My current darkness is psychological, not physical. I can get up. I can continue on. I can rebuild my life. They can’t. I have choices. They do not. In 2011, after escaping the CBD, I made the choice of a future where I would not walk a safe path. I chose to pursue my dream – no matter what. To never ever give up, even when obstacles taken on nightmare proportions and pressing on seems futile.
Haiti Mon Amour
I remember a moment in the winter of 2011, sitting in my car outside the CBD Redzone fence, by the Bridge of Remembrance, at night. I had U2’s song, Stranded (Haiti Mon Amour) playing. It had become my anthem. Although it was written about Haiti’s devastating earthquake, it spoke deeply to me; a reminder that our disaster experiences were not unique. I sat in my car, listening to the song, looking across to the pitch black darkness that had been our vibrant CBD and cried tears of anger and frustration, hurt and pain.
Our sky had fallen, the earth had quaked, and although it seemed far into the future, I knew we would put the city back together again, some day. Christchurch was broken, but the people’s spirit would not – because we had no other choice.
Five years on from our own disaster, last night, before going to sleep, I did an online search to see the recovery progress in Haiti. The headlines I read could have been written about Christchurch. Anger, frustration, hurt and pain over promises made and broken by the authorities to rebuild what was destroyed. But the similarity ended there. The already impoverished survivors in Haiti lost the little that they had. It killed 160,000 people, and displaced 1.5 million people, many of them are still living in refugee camps or in makeshift shelters on the top of the rubble, begging for food and the basics needed to survive. Read more at Time.com.
I have always said that Christchurch’s earthquake was (and still is) a civilised, first world disaster. Despite our struggles with EQC and insurance claims, the complaints of recovery mismanagement by the authorities, the slowness of the infrastructure and CBD rebuild, we have come a long way. We have power, hot water, flushing toilets, good housing, money, and most importantly food. We have a lot to be grateful for, plenty to be positive about, and even more to be proud of. While the earthquake related stressors we deal with are very real, they are first world stressors. We have the resources to deal with them, and access to help if we need it.
Choose the Setting of Your Sail
As we reflect on the past five years in Christchurch, we need to stop playing victim and laying blame elsewhere. We need to acknowledge that the only victims were those who lost their lives. The rest of us are survivors, who have the capacity within us to rebuild our lives into something worthwhile. We may have lost our homes and/or our businesses, but we do not need to lose our dignity. I have been privileged to meet and talk with people who lost loved ones or suffered terrible crush injuries. Their strength and courage to continue on and rebuild their lives is inspiring.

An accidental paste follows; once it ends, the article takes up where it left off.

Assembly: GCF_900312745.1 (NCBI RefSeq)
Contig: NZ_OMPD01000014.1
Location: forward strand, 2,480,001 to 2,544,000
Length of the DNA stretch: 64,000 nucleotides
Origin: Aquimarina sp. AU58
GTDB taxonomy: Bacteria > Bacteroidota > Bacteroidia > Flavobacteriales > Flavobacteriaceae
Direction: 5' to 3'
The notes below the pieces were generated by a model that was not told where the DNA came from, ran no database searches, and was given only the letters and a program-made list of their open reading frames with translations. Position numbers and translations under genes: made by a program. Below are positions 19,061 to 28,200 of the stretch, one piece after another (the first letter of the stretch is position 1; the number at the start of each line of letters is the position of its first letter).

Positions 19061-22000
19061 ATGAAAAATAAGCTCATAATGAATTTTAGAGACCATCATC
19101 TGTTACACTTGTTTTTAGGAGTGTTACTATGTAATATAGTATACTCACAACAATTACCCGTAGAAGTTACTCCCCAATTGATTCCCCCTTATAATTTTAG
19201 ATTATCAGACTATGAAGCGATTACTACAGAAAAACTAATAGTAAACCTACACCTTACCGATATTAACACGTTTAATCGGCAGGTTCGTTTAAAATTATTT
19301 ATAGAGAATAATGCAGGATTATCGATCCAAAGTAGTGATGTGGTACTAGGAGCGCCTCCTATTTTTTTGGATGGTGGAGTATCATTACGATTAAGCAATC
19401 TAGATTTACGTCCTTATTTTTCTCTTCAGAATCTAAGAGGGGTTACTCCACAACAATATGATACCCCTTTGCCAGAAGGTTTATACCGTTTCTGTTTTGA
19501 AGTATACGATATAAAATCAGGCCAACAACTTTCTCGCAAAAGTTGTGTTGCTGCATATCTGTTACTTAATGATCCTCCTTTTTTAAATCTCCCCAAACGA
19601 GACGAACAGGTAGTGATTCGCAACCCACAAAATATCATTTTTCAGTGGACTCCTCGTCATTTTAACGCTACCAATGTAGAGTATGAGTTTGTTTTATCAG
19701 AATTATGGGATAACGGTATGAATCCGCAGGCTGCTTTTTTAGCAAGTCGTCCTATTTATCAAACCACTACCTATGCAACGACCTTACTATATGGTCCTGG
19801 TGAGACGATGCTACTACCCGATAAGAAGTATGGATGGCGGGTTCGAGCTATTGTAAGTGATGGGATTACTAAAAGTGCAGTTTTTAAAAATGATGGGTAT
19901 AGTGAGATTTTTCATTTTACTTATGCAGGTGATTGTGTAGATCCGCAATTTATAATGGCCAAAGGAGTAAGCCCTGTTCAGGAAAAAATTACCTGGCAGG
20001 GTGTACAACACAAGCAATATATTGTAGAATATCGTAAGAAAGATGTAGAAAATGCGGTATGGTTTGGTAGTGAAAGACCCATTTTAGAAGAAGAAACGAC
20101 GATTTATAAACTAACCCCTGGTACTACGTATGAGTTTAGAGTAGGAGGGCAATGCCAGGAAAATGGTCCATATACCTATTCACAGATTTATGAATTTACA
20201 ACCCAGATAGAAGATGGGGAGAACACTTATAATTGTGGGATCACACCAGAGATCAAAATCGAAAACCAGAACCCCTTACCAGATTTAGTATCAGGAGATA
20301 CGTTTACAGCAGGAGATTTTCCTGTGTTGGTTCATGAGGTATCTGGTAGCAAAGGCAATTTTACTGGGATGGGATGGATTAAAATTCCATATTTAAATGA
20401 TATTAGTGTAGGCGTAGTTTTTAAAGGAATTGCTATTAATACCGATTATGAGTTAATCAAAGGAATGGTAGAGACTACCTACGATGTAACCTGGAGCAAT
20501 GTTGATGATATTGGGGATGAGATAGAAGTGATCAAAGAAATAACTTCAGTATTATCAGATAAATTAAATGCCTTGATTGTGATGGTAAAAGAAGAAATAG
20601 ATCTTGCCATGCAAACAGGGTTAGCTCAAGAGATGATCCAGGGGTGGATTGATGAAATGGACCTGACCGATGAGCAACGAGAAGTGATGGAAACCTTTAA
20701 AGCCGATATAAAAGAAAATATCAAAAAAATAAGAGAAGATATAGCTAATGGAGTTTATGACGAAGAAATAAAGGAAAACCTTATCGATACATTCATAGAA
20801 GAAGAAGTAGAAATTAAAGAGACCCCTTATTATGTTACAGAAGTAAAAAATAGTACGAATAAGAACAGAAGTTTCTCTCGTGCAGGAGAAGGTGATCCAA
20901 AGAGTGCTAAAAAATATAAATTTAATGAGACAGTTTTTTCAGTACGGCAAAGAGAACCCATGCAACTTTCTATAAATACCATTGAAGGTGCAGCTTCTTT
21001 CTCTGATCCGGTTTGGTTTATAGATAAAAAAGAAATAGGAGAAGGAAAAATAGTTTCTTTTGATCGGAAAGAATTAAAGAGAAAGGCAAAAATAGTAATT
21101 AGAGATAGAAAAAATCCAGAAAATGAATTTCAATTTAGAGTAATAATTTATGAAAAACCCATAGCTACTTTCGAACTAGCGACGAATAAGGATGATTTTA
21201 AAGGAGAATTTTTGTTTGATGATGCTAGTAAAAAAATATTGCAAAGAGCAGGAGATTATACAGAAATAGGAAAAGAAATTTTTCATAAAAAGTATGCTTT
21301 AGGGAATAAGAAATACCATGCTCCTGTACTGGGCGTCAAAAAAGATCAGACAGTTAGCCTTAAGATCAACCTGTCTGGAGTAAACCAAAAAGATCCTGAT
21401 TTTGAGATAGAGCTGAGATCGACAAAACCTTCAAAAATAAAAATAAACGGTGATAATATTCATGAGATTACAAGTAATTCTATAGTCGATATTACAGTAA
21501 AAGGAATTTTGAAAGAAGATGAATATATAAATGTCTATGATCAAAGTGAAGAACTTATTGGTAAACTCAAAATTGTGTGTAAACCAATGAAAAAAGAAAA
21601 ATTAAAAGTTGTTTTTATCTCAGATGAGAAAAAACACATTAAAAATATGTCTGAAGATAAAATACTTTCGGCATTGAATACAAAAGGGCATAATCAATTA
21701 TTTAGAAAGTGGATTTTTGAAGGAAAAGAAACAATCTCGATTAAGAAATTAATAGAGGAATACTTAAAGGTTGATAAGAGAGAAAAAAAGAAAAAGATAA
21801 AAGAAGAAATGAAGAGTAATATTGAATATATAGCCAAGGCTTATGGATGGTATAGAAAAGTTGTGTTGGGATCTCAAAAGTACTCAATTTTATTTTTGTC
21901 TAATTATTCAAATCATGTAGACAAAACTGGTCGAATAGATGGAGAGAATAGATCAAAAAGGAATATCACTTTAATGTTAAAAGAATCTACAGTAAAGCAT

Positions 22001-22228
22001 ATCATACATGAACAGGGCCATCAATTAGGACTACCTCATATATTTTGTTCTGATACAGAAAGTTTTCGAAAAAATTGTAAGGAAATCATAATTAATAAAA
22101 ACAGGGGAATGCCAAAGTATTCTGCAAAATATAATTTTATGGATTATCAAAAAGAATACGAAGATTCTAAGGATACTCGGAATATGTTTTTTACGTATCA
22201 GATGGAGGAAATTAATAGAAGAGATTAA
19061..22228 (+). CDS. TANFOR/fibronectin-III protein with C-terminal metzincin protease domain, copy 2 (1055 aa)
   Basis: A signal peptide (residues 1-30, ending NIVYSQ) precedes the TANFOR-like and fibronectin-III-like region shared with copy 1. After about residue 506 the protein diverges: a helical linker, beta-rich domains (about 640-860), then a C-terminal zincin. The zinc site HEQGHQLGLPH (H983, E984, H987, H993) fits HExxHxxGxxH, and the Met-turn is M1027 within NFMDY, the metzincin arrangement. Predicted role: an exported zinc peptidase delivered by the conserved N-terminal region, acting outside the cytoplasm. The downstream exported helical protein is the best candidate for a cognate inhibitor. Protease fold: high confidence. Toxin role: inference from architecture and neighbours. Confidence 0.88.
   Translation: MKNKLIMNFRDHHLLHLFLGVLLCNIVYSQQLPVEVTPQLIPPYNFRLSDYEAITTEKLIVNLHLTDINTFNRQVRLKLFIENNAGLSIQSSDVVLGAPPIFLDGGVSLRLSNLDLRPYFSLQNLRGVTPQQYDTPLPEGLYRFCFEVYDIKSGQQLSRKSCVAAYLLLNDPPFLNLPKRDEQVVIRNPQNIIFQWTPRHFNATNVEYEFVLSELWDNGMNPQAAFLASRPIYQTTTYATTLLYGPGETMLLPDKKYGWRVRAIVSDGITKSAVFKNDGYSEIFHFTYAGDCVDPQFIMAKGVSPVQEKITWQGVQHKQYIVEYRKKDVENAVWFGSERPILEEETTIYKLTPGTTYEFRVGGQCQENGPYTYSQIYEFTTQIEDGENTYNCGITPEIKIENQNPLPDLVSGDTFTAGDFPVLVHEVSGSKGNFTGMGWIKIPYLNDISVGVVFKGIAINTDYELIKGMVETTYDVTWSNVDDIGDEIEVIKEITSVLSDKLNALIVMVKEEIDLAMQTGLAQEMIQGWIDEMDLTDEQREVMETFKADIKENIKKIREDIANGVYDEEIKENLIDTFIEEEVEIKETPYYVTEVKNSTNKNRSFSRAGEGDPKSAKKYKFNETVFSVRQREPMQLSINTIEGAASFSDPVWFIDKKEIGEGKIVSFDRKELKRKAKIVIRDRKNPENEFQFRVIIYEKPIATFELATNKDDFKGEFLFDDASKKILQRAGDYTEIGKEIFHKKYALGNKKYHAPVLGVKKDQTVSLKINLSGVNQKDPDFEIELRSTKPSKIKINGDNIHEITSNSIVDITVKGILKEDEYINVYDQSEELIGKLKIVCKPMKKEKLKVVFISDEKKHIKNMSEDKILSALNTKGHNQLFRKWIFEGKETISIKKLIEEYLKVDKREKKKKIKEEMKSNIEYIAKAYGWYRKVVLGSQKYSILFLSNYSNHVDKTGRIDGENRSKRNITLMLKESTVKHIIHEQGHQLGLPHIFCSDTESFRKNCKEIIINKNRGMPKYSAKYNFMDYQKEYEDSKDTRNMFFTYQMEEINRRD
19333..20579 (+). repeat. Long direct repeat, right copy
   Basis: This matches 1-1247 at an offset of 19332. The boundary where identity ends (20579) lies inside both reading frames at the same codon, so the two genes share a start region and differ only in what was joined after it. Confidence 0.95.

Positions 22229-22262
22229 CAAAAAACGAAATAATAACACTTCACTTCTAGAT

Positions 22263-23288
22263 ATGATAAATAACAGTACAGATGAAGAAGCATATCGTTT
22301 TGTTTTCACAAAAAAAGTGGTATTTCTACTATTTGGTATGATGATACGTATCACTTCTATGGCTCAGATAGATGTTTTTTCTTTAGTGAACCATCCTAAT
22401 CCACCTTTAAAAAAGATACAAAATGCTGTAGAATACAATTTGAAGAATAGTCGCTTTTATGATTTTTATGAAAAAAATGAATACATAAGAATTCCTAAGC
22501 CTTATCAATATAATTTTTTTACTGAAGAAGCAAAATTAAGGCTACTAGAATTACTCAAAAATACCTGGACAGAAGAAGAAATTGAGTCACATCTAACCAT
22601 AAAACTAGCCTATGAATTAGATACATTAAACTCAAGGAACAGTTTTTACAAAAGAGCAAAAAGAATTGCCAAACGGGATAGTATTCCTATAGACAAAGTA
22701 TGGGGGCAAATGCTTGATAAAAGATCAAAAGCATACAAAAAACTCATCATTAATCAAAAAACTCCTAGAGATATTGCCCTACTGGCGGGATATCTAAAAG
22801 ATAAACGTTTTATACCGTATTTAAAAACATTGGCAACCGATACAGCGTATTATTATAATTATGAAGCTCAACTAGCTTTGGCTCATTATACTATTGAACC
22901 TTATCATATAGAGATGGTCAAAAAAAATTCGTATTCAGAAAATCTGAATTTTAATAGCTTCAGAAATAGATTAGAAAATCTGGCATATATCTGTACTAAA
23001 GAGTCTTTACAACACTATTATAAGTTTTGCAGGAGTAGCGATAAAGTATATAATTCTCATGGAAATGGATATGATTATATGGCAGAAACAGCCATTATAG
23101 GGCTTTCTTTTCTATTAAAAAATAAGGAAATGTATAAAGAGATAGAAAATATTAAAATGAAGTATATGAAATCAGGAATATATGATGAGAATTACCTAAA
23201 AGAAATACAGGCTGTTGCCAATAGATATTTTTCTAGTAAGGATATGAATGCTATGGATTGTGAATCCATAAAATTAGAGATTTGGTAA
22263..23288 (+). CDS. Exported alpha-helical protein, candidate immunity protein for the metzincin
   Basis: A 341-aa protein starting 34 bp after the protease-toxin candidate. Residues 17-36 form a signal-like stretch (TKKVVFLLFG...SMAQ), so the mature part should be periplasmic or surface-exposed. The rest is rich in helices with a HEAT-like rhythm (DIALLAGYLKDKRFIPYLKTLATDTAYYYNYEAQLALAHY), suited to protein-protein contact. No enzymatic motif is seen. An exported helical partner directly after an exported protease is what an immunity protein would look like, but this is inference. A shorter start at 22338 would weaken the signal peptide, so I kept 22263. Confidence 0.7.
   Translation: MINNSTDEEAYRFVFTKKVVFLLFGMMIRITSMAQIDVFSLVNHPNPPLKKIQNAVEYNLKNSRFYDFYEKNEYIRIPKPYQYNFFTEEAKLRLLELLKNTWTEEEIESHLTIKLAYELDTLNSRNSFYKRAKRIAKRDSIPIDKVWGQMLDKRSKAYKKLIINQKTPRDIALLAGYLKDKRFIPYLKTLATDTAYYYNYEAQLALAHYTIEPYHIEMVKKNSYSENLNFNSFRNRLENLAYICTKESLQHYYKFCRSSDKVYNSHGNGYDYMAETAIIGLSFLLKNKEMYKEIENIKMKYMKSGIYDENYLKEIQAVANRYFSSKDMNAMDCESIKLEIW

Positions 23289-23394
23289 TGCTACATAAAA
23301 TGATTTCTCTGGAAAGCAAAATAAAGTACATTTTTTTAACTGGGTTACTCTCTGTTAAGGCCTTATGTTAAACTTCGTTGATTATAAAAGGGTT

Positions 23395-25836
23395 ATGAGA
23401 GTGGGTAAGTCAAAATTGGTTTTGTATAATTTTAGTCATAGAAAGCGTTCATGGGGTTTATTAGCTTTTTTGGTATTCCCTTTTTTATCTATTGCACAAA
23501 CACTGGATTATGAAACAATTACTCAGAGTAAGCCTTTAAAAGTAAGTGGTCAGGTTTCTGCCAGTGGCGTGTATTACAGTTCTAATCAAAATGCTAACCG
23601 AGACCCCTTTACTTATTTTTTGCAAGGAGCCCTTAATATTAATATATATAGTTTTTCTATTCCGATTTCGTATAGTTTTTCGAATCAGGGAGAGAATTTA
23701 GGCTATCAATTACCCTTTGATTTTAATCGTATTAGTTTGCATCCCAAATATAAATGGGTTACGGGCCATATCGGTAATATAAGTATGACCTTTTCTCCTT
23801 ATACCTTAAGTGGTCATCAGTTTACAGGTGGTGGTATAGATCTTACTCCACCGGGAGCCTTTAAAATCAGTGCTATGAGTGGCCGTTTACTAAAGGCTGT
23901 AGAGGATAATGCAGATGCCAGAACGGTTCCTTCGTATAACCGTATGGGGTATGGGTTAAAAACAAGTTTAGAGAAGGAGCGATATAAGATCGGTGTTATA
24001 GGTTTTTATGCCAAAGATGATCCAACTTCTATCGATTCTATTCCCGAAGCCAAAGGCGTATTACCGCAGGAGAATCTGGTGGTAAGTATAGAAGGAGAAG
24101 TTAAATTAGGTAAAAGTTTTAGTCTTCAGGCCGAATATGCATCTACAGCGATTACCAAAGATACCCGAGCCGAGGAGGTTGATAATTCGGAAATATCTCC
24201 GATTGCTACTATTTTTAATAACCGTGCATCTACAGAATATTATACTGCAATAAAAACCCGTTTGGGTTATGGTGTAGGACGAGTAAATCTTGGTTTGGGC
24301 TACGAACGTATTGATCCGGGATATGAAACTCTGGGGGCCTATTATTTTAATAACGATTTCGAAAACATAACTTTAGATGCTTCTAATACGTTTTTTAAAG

I know people who have become some embroiled in the battle to get what they perceive is rightfully theirs from their insurers or eqc, that their health and quality of life is suffering. Are bricks and mortar, and a few thousand (or tens of thousands) of dollars, really worth debilitating yourself or dying for? I personally don’t think so.
We need to stop and ask ourselves how much of our situation is of our own making; what choices did we make prior to and immediately after the earthquake, or in the past five years, that have lead us to the situation we are in now?
We need to ask ourselves how the situation we are in would look to an earthquake survivor from Haiti, from Chile, from Turkey, from Nepal or any other third world country?
Most of all, we need to take stock of what we have, be grateful for the good, and acknowledge that the power lies within us to rise up from the impact of the earthquakes, and the man-made disasters that followed. We are not helpless. We have within each of us the ability to stop focusing on the negatives and overcome our first world disaster problems. We have within each of us the potential to make a great difference to the world in positive ways, and this is the path I have chosen to take.
My last words in this 5th anniversary reflection come from the late Jim Rohn, and is very relevant to a mass trauma event like our earthquakes:
‘The same wind blows on us all. It’s not the blowing of the wind but the setting of the sail that determines your future.’
Kia Kaha. We have survived five years; may you set your sail towards your dreams, finally ride out of the earthquake storm and thrive for many more.